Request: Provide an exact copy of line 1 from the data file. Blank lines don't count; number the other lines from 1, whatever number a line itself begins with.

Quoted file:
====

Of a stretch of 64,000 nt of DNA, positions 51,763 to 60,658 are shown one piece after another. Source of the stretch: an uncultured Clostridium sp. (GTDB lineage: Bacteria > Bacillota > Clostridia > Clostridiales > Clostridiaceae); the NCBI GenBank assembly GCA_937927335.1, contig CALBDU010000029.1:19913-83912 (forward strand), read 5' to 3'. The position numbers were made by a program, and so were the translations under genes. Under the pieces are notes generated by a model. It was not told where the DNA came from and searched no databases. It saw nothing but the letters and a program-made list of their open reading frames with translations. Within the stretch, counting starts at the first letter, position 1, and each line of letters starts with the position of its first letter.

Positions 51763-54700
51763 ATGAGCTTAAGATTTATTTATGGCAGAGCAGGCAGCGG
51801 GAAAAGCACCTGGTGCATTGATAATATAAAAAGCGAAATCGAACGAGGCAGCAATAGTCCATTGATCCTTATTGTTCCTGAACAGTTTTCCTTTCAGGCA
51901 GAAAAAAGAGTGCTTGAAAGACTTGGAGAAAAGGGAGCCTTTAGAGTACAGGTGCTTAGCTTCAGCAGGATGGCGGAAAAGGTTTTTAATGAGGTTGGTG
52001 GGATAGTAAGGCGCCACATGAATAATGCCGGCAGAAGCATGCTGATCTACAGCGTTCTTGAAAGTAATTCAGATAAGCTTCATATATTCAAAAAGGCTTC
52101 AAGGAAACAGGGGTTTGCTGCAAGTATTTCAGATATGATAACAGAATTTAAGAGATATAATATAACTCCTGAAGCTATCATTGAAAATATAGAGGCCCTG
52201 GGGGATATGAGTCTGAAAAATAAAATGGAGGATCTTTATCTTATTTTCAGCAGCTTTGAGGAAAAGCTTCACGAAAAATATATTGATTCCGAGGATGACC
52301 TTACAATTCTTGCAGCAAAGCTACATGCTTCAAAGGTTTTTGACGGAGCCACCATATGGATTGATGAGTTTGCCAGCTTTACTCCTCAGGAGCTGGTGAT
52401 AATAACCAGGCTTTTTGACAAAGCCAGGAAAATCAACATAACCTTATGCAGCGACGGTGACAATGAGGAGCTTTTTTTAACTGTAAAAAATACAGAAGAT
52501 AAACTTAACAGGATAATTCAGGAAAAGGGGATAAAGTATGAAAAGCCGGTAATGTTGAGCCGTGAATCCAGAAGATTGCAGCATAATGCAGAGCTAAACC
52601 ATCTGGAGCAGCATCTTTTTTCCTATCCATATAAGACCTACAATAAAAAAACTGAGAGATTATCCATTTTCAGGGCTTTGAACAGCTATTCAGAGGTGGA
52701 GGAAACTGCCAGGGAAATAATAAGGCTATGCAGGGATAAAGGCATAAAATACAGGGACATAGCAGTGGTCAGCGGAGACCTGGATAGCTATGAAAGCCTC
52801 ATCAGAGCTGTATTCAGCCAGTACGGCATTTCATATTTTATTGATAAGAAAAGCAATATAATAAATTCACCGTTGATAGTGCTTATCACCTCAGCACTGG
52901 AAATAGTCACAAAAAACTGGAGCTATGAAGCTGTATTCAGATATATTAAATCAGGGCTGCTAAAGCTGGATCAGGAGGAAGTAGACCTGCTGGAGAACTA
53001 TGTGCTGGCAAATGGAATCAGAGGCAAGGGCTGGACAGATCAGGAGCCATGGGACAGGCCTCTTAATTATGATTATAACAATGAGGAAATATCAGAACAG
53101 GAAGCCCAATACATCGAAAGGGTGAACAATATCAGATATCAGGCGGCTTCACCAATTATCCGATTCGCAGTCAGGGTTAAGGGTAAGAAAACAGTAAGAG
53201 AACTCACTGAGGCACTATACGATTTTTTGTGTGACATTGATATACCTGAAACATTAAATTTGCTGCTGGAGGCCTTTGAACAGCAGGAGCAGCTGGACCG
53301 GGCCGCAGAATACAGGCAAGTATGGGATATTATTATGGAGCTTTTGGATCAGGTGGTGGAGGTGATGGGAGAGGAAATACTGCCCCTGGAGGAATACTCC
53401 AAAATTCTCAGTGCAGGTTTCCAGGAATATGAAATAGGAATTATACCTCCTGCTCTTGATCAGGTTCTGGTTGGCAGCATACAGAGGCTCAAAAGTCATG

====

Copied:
Of a stretch of 64,000 nt of DNA, positions 51,763 to 60,658 are shown one piece after another. Source of the stretch: an uncultured Clostridium sp. (GTDB lineage: Bacteria > Bacillota > Clostridia > Clostridiales > Clostridiaceae); the NCBI GenBank assembly GCA_937927335.1, contig CALBDU010000029.1:19913-83912 (forward strand), read 5' to 3'. The position numbers were made by a program, and so were the translations under genes. Under the pieces are notes generated by a model. It was not told where the DNA came from and searched no databases. It saw nothing but the letters and a program-made list of their open reading frames with translations. Within the stretch, counting starts at the first letter, position 1, and each line of letters starts with the position of its first letter.